She is great but not the best. At SA Champs she came second. At the moment the best is the 100 & 200m Champion is Alyssa Conley
- Debut Hawaii win for Jordy Smith
- Blitzboks skipper calls for improvement on home soil
- Runaway Test win for South Africa in India
- Olympian Stone pounces at Leopard Creek
- SA team extend lead in Indian Test
- Blitzboks blast past Kiwis to reach Dubai semi-finals
- Van Niekerk pays tribute to triumphant Bolt
- Banyana dominate but go down to Ghana in playoff
- Blitzboks bag three wins in Dubai
- International honours for Olympic coach Barrow
‘Underdog’ Horn looks to bite back at debut Games
- Updated: August 9, 2016
For a long time an ‘underdog’ in South African athletics, hard work and determination have seen Carina Horn become South Africa’s top female sprinter and representing South Africa at the Olympic Games in Rio.
In 2009 the then 19-year-old Horn’s performance of 11.81 seconds in the 100-metre final at the South African Championships was hardly noticed. There were, in fact, cynics who predicted that she did not have what it takes to become a top sprinter.
The Tuks/HPC athlete certainly proved them wrong. Nine years later she’s the co-holder of the South African 100m record (11.06) and there are predictions that she might become the first local female sprinter to dip under 11 seconds. It might even happen this weekend when Horn competes in the 100m. Heats are on Friday and final on Saturday. Horn is currently ranked 13th best sprinter in the IAAF Diamond League.
But she’s hesitant to make any bold predictions. ‘I’m confident that I will eventually, maybe sometime in the future, run a fast time, but I’m not sure when it is going to happen. That is very frustrating. I thought it would be at the London Diamond League Meeting but unfortunately I lost focus between 30 and 60 metres and that cost me. In a way I am glad that I did not run a best time in London because that might have made me slightly over confident at the Games. I have never been so motivated to succeed.’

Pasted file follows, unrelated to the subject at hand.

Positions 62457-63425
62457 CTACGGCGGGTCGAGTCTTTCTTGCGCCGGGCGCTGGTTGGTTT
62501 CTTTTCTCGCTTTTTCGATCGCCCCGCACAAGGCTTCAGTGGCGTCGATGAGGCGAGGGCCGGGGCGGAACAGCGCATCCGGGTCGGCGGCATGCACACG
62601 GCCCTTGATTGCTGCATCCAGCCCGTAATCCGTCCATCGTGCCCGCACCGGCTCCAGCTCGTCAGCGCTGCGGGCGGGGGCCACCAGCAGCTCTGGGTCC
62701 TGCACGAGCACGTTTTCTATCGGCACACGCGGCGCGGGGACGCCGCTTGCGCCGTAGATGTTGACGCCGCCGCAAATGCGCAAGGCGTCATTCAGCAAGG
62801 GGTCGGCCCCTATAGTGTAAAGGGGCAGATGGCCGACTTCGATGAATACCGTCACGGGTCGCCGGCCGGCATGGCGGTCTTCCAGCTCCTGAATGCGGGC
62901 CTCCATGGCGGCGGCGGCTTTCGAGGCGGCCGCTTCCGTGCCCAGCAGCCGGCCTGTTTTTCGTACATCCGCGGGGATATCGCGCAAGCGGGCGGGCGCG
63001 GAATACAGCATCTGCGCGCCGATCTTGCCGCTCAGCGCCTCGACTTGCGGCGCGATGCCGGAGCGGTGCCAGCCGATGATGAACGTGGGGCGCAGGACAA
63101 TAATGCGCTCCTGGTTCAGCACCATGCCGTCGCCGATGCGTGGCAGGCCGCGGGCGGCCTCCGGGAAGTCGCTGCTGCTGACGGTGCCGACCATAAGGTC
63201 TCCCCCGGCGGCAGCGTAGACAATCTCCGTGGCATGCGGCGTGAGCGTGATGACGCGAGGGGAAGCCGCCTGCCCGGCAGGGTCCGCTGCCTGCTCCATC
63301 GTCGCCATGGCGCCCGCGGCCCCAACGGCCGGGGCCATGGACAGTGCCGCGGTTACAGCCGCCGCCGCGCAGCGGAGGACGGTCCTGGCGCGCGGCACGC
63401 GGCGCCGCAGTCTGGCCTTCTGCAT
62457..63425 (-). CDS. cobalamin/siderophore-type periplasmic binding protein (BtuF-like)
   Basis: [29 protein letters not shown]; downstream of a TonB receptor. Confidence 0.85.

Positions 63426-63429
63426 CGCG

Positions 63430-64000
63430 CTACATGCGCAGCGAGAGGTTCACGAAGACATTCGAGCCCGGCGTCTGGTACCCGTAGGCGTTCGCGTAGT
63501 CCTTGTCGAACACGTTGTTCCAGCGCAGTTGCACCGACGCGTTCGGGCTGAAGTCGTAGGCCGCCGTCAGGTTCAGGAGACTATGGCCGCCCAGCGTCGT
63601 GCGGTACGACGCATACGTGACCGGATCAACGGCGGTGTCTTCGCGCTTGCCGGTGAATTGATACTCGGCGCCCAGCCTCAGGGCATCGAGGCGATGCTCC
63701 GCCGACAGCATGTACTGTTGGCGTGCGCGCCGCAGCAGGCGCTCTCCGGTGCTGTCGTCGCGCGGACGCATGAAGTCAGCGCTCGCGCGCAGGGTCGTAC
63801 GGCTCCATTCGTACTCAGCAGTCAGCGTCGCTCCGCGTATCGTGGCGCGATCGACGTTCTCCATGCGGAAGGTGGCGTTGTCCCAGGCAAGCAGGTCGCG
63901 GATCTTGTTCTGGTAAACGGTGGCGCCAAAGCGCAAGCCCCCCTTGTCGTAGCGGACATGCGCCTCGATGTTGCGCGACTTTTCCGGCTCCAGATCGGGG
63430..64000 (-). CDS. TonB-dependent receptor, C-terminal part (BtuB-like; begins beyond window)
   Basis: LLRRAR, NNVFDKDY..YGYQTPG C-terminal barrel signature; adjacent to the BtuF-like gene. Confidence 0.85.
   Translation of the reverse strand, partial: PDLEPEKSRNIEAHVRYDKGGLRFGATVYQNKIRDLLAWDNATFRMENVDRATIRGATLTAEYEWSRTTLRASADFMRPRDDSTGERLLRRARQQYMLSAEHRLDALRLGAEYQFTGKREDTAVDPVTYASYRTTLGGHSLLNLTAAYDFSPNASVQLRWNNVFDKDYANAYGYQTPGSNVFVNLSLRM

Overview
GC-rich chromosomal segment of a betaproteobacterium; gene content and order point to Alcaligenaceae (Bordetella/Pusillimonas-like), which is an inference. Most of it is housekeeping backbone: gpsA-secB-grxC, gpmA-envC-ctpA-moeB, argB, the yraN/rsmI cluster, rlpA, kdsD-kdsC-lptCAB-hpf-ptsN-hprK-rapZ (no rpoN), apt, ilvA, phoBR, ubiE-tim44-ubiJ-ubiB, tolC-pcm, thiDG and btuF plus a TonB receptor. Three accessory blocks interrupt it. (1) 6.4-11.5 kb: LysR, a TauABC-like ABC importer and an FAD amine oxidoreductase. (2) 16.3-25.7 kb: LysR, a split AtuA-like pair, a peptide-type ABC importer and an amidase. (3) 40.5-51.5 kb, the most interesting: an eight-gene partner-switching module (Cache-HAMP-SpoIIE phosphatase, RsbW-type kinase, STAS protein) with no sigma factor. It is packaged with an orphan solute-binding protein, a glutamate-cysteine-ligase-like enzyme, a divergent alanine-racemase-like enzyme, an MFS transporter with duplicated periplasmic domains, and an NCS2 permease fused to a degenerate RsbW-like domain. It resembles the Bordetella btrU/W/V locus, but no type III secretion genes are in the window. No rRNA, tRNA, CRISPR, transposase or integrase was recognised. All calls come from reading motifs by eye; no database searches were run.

What would happen if she should run a time faster than 11 seconds in the semi-final? Would it not feel like mission accomplished?
‘If it happens I will have to keep my emotions intact. I’m certainly not competing at the Games to run fast times in the semi-final. My goal is to compete in the final. That is what I have worked for. There will be ample time afterwards to celebrate a fast time,’ the she said.
In spite of having played provincial hockey for seven years and being a cricketer who was able to bowl at speeds of up to 125 kilometres per hour, Horn always had just one goal and that was to represent South Africa at the Olympic Games.
‘To me being an Olympian is living my ultimate dream. I was so serious about representing South Africa at the Olympic Games and World Championships that I stuck all sorts of motivational images and goals up against my bedroom wall to remind me why I was putting in the daily long hours and making so many sacrifices. For some time the number at the back of my bankcard – 1129 – served as extra motivation. That was the time I needed to run if I wanted to qualify for the 2012 Games in London.’
According to Horn her Austrian coach, Rainer Schopf, is the architect of her success.
‘Rainer approached me when I was, at best, an average athlete. I guess he saw something in me of which I was not even aware at that stage. What excited me was that he shared in my dream to race at the Olympics right from the start.
‘When Rainer was young he was a talented decathlete but unfortunately his career was curtailed by injuries. However, he remained passionate about athletics. Many of the things that helped me to qualify for the Games are training techniques he had worked out to improve his own athletics performances.’
Picture courtesy of Reg Caldecott